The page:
In addition to denying Mushaima access to medical care, the prison authorities have also begun to deprive him and other political prisoners of necessary medication for their ailments. Mushaima has not received his medication for diabetes and high blood pressure on a consistent basis since August 2017. He reports that prisoners often have to borrow medication from one another when prison officials skip dosages or provide a lower dose than is required. The prison authorities failed to provide Mushaima with medication for his diabetes for more than a month during November and December 2017. He reported on 29 July 2018 that he has entirely depleted his supply of medication for his diabetes, and must now rely on insulin shots to regulate his blood sugar levels.

The prison authorities have recently informed Mushaima and other political prisoners that they will only receive medication or be taken to appointments if they will go in full shackles - a measure that is entirely punitive and degrading to these peaceful political prisoners. In addition to these restrictive measures, Mushaima has not had a family visit since February 2017, when the prison authorities arbitrarily instated the practice of shackling prisoners during family visits. Further, Mushaima and other prisoners of conscience have not been able to access the prison commissary since March 2017. They have also not been permitted to receive clothes, undergarments, soap, razors, and other hygiene products from outside the prison; combined with the commissary ban, prisoners have no access to hygiene products or other essentials. In October 2017, the prison authorities subjected Mushaima and other inmates to an unnecessary search and inspection, during which all personal items, including religious books, notes, and phone cards were arbitrarily confiscated.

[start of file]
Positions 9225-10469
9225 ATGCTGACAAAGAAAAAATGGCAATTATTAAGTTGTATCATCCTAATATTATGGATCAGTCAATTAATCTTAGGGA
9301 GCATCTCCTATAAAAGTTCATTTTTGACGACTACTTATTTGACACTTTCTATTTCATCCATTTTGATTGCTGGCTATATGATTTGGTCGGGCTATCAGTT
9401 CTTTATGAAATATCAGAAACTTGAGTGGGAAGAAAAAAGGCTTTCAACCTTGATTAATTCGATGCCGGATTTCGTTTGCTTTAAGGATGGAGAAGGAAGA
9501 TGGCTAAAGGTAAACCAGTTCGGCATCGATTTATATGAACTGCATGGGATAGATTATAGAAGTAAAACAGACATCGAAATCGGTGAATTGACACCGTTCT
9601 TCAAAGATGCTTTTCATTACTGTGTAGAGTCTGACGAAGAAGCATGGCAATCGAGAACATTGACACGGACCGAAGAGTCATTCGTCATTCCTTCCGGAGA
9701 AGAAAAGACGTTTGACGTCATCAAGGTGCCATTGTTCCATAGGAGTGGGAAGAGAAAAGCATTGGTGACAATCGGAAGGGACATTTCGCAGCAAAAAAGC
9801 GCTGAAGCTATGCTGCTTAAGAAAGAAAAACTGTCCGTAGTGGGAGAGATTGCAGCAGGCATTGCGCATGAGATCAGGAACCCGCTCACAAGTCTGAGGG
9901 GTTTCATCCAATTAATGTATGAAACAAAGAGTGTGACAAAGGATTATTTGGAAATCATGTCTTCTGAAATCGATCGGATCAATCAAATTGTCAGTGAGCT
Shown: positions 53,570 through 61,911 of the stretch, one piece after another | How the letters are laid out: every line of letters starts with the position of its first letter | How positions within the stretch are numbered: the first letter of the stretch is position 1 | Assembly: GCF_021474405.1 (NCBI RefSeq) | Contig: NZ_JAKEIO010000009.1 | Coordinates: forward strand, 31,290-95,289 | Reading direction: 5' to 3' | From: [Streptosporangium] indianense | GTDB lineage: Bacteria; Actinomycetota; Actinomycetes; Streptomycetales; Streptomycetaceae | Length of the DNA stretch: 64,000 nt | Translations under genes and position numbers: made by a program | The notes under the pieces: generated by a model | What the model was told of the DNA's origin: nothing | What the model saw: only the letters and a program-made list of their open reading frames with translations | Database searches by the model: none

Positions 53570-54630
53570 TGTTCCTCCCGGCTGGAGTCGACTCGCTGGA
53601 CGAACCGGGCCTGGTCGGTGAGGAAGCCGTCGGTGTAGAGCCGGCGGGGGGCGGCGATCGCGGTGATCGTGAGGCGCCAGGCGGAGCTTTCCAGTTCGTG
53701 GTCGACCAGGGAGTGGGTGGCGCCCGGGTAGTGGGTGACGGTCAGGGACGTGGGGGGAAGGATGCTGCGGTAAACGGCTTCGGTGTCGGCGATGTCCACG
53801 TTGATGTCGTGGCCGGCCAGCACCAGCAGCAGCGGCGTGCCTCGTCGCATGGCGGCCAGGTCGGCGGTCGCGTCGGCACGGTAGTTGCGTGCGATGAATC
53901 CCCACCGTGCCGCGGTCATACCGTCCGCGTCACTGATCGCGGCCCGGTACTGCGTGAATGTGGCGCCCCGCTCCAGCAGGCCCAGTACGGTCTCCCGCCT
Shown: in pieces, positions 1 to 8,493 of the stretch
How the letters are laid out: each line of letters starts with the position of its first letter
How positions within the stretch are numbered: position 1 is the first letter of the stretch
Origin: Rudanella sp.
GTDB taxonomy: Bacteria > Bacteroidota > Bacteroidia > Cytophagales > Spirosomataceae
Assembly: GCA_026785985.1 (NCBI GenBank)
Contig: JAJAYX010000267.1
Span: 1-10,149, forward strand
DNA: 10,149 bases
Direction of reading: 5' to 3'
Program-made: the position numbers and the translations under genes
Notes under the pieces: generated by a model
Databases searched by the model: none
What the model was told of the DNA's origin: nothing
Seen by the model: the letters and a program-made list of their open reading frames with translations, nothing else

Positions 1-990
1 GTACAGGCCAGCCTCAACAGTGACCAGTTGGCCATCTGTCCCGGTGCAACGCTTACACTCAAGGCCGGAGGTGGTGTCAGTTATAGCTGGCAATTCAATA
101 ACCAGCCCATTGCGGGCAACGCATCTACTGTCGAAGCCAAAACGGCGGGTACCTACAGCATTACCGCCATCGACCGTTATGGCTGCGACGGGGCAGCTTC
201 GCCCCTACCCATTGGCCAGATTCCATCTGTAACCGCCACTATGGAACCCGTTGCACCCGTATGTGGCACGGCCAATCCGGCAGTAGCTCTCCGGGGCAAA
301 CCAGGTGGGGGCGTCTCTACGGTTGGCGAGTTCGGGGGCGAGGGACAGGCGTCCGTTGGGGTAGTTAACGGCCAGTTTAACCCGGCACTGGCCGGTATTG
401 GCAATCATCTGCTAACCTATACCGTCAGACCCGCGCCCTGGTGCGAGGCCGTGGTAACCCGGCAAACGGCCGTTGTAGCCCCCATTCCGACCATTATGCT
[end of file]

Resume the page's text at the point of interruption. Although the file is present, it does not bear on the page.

In response to this continued denial of healthcare and medication, his son Ali Mushaima started a hunger strike outside of the Bahraini embassy in London on 1 August 2018. Ali says that he will remain there and continue his hunger strike until the Bahraini authorities provide his father with medical care, permit him to have family visits unencumbered by shackles, and return his books. The Bahraini Embassy in the UK responded to questions raised by a British parliamentarian relating to his protest by denying any wrongdoing and claiming that Mushaima receives medication regularly, though Mushaima and his family claim this to be utterly false and misleading.